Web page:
In Class Assignments
This will be collaborative and involve case study assignments, designing experiments, problem solving, researching a specific neuroscience topic relevant to the general public, generating novel ideas and communicating clearly to both lay and scientific audiences. Attendance and Participation- Students are required to be active participants during lecture, homework review, group discussions and presentations. Attendance is mandatory. Missing three class lectures will result in a 2% drop in your overall class grade. Please do not be late to class since this is disruptive during presentations and discussions. Students arriving more than 15 minutes late to class will not be permitted to attend class and will be considered absent for the lecture.
FINAL RESEARCH PROJECT
Oral Presentation II
Students will research a neuroscience academic paper that they consider to have broad significance to the general public. The research article must be approved by the instructor. Students will present this scientific paper to the class and unlike the presentation earlier in the semester they are expected to focus on the overall impact of the paper. Why should their article be featured in NPR Science Friday or the NY Times? Students will make a strong case to the class on the broad implications of their research article. Students should only present the most important figures of the paper, one to two figures maximum. A review of your scientific paper- You will be required to write a one-page summary of your scientific paper. Emphasize the significance of the journal article. Write this review as if you are writing a piece for popular press/media. You will have the opportunity to revise your scientific review. 6.25% of your grade will be from your original draft and 6.25% of your grade will come from the revised version of your review. Required reading: There will be no required textbook for this course. I will provide primary research articles, popular press articles and review articles for topics covered during lecture on NYU classes. You will be required to read research articles and popular press articles before each class meeting. Please follow the schedule posted on the syllabus and make sure you turn in homework writing assignments on time. Late work will not be accepted and will result in a zero for that homework assignment.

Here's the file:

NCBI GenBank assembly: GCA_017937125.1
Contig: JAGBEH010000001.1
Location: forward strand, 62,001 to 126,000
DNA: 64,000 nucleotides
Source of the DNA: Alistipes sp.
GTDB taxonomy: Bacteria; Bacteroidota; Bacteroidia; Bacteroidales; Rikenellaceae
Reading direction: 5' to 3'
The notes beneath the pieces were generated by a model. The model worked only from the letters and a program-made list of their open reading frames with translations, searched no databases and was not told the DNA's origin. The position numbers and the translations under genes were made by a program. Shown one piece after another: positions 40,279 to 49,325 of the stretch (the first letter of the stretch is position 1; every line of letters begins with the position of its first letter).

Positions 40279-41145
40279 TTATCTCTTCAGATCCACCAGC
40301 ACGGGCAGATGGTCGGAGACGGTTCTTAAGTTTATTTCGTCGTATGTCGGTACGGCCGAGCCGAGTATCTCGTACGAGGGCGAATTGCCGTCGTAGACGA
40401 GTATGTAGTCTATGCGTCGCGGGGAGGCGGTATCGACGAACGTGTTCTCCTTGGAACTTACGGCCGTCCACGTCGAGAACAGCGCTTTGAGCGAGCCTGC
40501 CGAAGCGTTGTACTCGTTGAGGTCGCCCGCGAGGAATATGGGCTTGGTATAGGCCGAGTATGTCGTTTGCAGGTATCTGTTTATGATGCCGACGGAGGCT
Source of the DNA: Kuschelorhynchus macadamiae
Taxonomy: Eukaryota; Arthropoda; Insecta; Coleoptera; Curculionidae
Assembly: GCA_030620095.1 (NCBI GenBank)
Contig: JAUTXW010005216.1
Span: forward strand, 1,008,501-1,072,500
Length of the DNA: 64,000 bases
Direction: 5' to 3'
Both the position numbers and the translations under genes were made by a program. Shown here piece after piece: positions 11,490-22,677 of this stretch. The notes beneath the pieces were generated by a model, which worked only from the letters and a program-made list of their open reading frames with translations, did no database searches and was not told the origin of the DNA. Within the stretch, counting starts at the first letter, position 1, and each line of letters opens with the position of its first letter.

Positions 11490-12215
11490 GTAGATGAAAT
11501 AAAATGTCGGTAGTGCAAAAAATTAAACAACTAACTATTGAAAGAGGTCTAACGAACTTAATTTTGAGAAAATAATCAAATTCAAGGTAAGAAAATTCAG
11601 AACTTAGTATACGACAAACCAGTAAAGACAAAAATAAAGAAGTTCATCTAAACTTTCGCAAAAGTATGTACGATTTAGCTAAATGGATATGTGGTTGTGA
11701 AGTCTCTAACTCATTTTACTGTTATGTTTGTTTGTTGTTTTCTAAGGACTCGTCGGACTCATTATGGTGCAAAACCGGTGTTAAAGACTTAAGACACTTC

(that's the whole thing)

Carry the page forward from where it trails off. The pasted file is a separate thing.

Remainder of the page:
Please let the instructor know ahead of time if you anticipate being absent during class meeting times.
Please adhere to the NYU’s policy on plagiarism and cheating. Plagiarism will be reported to the Neural Science Director of Undergraduate Studies, the Associate Dean of Students and may result in failing the course or other disciplinary actions. Cite resources for both presentations and writing assignments.
Disability Disclosure Statement: Academic accommodations are available for students with disabilities. The Moses Center website is www.nyu.edu/csd. Please contact the Moses Center for Students with Disabilities (212-998-4980 or email@example.com) for further information. Students who are requesting academic accommodations are advised to reach out to the Moses Center as early as possible in the semester for assistance.
**Syllabus schedule is subject to change depending on the pace of class discussions**